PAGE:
Michael Petrou on the shifting alliances of Egypt’s revolution

Mubarak supporters, opponents march together in Tahrir Square

A cleric from Al-Azhar addresses protesters in front of the presidential palace during a demonstration in Cairo, Egypt on Dec. 11, 2012. (David Josek/AP /Petr)

Revolutions make for unlikely allies, and Egypt’s is no exception.

I first met Mahmoud Ibrahim on the patio of an outdoor café in a trendy Cairo neighbourhood in October. He spoke clear English, had at least two smart phones, and was on this way to the United States to volunteer for Barack Obama’s re-election campaign after receiving a fellowship from an American NGO.

Ibrahim was a devoted supporter of the recently deposed Egyptian president, Hosni Mubarak, and had worked on the campaign of Ahmed Shafik, Mubarak’s last prime minister, who ran unsuccessfully to succeed him.

Ibrahim rejected the suggestion that Mubarak was a dictator and was of course opposed to the massive protests that toppled him. Egypt’s revolutionaries were not his political comrades then. Now many of them are.

In November, Egypt’s new president, Mohamed Morsi, a longtime member of the Islamist Muslim Brotherhood, granted himself sweeping new powers — some of which he’s since rescinded in the face of public uproar — in order to ensure the passage of a new constitution that was written by Islamists and will be voted on in a referendum this Saturday.

Morsi’s moves have triggered weeks of protests by liberal and secular Egyptians who believe he and other political Islamists have hijacked their revolution. Many of the Egyptians who stormed Tahrir Square almost two years ago to bring down Mubarak are now in the streets again, confronting what they see as a new, religiously tainted dictatorship. This time Ibrahim is on the streets with them.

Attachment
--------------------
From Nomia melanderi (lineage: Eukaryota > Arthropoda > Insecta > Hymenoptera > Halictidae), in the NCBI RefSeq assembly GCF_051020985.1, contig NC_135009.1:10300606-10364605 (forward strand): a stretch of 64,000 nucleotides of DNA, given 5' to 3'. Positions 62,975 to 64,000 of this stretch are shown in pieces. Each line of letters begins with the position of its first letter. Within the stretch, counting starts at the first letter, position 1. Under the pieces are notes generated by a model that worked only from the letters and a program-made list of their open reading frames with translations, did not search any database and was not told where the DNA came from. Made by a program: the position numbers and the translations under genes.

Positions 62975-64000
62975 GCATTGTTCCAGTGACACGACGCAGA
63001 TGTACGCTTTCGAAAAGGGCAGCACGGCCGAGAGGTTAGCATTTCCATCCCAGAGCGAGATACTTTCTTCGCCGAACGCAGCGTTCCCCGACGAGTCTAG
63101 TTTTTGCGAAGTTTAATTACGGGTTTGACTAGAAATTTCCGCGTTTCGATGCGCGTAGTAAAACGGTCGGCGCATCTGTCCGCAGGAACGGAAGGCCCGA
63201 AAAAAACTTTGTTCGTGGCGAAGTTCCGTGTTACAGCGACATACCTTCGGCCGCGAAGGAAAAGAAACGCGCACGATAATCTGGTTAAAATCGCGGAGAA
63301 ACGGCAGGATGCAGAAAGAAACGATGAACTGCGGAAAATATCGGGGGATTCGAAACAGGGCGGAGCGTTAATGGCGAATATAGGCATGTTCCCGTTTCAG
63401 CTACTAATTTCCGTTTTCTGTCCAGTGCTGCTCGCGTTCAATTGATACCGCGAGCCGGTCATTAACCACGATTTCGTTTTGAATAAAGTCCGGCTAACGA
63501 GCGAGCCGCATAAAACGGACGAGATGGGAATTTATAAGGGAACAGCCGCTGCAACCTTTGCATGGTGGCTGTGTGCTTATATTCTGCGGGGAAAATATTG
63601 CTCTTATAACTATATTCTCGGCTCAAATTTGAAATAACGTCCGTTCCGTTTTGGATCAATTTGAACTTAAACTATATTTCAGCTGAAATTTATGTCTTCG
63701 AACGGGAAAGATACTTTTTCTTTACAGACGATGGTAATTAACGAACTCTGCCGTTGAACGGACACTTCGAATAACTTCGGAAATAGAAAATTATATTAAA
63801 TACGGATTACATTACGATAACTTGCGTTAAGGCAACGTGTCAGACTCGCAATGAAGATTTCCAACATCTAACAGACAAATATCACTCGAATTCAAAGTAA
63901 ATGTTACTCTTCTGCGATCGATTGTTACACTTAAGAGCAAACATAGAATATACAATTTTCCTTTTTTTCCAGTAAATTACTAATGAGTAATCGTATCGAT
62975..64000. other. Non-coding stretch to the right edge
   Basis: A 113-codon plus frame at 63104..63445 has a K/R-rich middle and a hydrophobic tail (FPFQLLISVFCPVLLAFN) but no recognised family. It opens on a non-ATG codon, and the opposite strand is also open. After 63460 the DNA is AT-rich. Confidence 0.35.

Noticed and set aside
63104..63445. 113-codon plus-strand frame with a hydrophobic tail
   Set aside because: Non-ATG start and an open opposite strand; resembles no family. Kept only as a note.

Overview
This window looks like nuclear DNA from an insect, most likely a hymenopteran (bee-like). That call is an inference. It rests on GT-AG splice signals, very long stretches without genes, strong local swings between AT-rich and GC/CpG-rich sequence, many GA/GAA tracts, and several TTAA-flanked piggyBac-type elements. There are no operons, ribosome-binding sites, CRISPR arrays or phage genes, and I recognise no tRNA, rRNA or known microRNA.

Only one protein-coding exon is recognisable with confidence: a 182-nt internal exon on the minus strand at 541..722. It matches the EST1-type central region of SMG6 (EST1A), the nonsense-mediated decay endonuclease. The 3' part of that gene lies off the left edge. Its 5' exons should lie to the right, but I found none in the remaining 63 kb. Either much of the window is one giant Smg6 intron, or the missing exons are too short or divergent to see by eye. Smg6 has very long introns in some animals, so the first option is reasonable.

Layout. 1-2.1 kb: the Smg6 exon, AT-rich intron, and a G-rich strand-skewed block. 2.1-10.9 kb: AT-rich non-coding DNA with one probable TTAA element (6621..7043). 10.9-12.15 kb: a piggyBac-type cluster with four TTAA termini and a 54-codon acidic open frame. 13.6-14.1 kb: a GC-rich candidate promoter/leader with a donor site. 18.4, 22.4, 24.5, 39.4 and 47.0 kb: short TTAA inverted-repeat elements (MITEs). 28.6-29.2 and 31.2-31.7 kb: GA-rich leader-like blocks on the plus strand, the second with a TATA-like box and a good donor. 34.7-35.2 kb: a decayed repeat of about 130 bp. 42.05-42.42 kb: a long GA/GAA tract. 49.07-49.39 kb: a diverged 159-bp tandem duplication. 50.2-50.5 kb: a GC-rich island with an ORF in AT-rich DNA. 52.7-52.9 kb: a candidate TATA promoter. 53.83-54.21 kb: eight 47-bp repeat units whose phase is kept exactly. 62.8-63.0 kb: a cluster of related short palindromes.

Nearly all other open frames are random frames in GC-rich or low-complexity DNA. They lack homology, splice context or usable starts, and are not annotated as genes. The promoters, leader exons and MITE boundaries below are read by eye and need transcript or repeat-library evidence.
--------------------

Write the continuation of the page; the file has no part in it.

I reached him by phone this afternoon, as pro and anti-Morsi demonstrations were building in Cairo. Ibrahim is back in the Egyptian capital after volunteering during American election. He says he joined Mitt Romney’s campaign rather than Obama’s, and therefore enjoyed the trip even more.

Ibrahim says he is not protesting against President Morsi as an individual. Morsi, says, Ibrahim, is the elected president. But Ibrahim is protesting against what he describes as the fascist and dictatorial measures Morsi has taken by removing or weakening checks on his powers, and by rushing through an illiberal constitution whose authors are almost exclusively Islamists.

“The process, this is very important. If you want a real constitution, we all have to share in it,” he says.

I asked Ibrahim what it felt like to now be marching side-by-side with the same revolutionaries who deposed Mubarak, the president he supported.

“This is the funny part of the thing,” he says. “We agree that I was against the revolution and I was against Tahrir Square. But when we see each other, we laugh. They are my friends, and we know each other.

“Now it’s not about Mubarak or Morsi. Maybe after we block this constitutional declaration, maybe we are going against each other again. But now we are facing a critical moment. We know it is about country. If Morsi passes all this stuff, we are going to be totally like maybe Iran, maybe Sudan, maybe Afghanistan. We don’t know. So this is about the future.”

Egyptian opposition groups have not yet decided whether to boycott Saturday’s referendum on the new constitution, or to mobilize their supporters to vote against it. Ibrahim says a consensus may not be reached until Friday night.




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Michael Petrou on the shifting alliances of Egypt’s revolution

  1. ‘Religion poisons everything’

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